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Charges in the TMS Diazomethane Case

Readers may remember the case of Ronald Daigle, who died of exposure to TMS diazomethane a couple of years ago in Nova Scotia.
Sepracor, the company who owned the facility at the time, has now pleaded not guilty to five charges related to this accident. (Many more details at C&E News). This case appears (slowly) to be going to trial, so it’ll be something to keep an eye on. . .

8 comments on “Charges in the TMS Diazomethane Case”

  1. partial agonist says:

    wow.. what a horrible story.
    The hoods were off? If people in supervisory roles knew that the hoods were off and demanded that he work in the lab anyway, then obviously there is huge liability.
    If on the other hand he knew the hoods were off and decided (on his own) to work regardless, I am not sure to what extent the employer was at fault. That would be similar to me drinking a bottle of HMPA and my heirs suing, claiming that nobody did a good enough job convincing people in the lab that it isn’t a good idea to drink toxic solvents.

  2. RB Woodweird says:

    The story indicates that the incident took place on a Friday. I am sorry, but if you are the manager of a chemical lab where such things as TMS diazomethane are used in any quantity, you need to be standing outside the door of the lab anytime the hoods are down to make sure that no one is working inside with anything, even deionized water.

  3. gippgig says:

    There is a design flaw in the human brain that causes people to ignore hazards, particularly about things they are familiar with, until harm actually results. (If you’re at a college, wander over to the psychology department and ask them about this.) Safety people should get together with psychologists to figure out a way to overcome this.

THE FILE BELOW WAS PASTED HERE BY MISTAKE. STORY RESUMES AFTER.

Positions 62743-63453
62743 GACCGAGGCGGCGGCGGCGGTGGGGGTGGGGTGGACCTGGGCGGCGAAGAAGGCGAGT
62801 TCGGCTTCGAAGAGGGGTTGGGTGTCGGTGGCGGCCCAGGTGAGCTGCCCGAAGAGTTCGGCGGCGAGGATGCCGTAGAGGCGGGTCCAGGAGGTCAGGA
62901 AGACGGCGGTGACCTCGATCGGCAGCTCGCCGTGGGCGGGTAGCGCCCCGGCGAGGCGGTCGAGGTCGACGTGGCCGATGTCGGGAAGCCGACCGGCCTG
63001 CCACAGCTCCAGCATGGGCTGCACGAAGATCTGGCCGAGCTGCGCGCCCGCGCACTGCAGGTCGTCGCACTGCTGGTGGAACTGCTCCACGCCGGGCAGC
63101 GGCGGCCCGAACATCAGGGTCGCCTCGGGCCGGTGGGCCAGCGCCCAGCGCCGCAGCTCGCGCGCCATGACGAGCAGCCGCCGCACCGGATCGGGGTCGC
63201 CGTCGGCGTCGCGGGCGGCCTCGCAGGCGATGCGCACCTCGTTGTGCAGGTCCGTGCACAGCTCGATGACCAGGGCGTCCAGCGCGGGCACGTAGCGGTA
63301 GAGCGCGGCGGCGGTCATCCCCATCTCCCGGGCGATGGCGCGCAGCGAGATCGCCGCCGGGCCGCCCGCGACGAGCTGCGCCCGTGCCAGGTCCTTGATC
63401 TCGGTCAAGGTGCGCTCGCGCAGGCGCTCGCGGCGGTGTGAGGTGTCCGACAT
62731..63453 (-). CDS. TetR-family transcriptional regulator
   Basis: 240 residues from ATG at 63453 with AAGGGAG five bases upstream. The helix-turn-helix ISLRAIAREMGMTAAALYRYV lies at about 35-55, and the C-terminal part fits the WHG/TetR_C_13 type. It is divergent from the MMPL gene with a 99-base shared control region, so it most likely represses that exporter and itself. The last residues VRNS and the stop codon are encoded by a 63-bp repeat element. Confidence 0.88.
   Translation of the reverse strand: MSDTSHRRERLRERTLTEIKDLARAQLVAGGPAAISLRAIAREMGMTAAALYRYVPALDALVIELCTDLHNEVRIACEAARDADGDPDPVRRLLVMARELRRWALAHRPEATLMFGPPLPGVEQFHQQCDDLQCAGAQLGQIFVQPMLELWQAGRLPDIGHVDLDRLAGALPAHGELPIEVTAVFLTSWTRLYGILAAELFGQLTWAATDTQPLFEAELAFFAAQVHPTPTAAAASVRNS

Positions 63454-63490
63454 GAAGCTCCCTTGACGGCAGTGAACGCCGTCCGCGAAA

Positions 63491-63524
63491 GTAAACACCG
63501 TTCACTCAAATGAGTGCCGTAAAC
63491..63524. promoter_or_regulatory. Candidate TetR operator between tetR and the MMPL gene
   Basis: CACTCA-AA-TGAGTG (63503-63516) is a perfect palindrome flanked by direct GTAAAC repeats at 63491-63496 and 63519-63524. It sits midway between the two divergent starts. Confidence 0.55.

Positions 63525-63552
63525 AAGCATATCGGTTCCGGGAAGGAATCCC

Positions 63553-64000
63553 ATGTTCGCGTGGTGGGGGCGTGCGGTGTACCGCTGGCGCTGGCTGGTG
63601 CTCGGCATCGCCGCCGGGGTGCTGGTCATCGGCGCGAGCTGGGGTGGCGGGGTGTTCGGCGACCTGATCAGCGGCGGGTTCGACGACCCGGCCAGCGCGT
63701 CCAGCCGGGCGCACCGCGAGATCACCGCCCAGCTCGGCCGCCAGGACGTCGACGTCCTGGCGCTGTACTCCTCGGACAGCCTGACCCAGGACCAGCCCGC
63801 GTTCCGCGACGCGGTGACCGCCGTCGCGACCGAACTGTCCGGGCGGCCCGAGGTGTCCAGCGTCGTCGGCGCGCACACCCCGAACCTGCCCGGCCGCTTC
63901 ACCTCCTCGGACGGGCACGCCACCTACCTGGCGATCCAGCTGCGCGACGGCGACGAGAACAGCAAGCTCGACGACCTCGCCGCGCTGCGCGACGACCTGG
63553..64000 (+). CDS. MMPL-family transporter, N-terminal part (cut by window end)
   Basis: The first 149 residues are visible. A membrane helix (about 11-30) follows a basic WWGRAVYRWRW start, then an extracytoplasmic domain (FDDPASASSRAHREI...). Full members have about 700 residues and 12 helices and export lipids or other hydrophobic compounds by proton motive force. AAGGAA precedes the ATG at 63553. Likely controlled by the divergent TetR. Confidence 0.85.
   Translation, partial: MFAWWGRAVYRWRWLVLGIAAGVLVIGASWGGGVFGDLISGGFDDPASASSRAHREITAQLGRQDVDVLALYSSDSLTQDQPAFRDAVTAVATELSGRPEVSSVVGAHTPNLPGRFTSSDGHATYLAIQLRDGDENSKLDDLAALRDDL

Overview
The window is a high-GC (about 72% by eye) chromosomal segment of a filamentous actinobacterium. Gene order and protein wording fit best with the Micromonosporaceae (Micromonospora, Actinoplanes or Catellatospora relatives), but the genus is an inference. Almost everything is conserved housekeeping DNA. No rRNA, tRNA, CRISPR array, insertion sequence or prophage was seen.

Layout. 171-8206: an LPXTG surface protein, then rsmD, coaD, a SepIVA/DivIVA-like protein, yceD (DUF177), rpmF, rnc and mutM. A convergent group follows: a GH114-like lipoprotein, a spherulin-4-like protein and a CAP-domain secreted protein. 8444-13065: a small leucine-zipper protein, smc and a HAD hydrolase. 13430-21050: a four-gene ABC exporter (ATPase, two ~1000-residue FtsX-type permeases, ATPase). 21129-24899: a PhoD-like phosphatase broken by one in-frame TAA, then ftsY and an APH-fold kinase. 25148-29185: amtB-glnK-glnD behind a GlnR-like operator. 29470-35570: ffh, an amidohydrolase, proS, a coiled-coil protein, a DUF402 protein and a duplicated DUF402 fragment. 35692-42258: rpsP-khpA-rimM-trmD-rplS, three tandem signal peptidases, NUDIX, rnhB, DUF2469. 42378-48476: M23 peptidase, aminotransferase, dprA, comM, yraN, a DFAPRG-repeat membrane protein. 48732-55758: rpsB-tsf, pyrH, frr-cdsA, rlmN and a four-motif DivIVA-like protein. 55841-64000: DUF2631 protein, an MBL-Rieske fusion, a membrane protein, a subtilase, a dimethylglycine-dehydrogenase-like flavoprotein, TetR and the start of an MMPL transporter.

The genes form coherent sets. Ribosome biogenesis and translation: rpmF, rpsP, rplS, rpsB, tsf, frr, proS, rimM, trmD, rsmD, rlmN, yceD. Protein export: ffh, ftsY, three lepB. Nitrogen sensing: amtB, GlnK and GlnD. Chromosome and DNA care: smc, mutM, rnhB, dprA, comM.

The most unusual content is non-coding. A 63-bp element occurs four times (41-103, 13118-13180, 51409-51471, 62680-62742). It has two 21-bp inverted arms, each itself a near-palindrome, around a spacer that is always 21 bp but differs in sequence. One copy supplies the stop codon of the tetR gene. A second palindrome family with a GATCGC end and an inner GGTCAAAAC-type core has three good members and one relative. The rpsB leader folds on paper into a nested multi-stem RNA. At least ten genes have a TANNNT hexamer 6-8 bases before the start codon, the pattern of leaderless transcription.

4. Anonymous says:

    “There is a design flaw in the human brain that causes people to ignore hazards, particularly about things they are familiar with, until harm actually results”
    It’s sad but true. I’ve seen more than my share of this kind of behaviours.
    But there’s also a cultural/educational issue.
    Every organic chemist in theory should be aware of the hazards of many tools of the trade. In the real life, many are not.

  5. Chemoptoplex says:

    “There is a design flaw in the human brain that causes people to ignore hazards, particularly about things they are familiar with, until harm actually results.”
    I think its related to the glitch in our risk/reward processing that allows us to think that purchasing lottery tickets is a good investment. We can easily trick ourselves into ignoring probable outcomes if we have a strong enough emotional attachment to an unlikely one.

  6. Molecule says:

    How much of it was he working with ? was this a 12L or larger reaction ?
    If you work in industry for a while, you’ll see that these things happen all the time, luckily not with the same outcome. I was forced to work with a dangerous sensitizing intermediate, even after I had suffered a reaction from it. The compounds had been around for many years, and it was known that chemists should wear full body suits etc., I was never advised to use such equipment and they denied any connection. They threatened me with my job if I didn’t work with it. This was in a Canadian lab as well BTW, working for one of the big players too.

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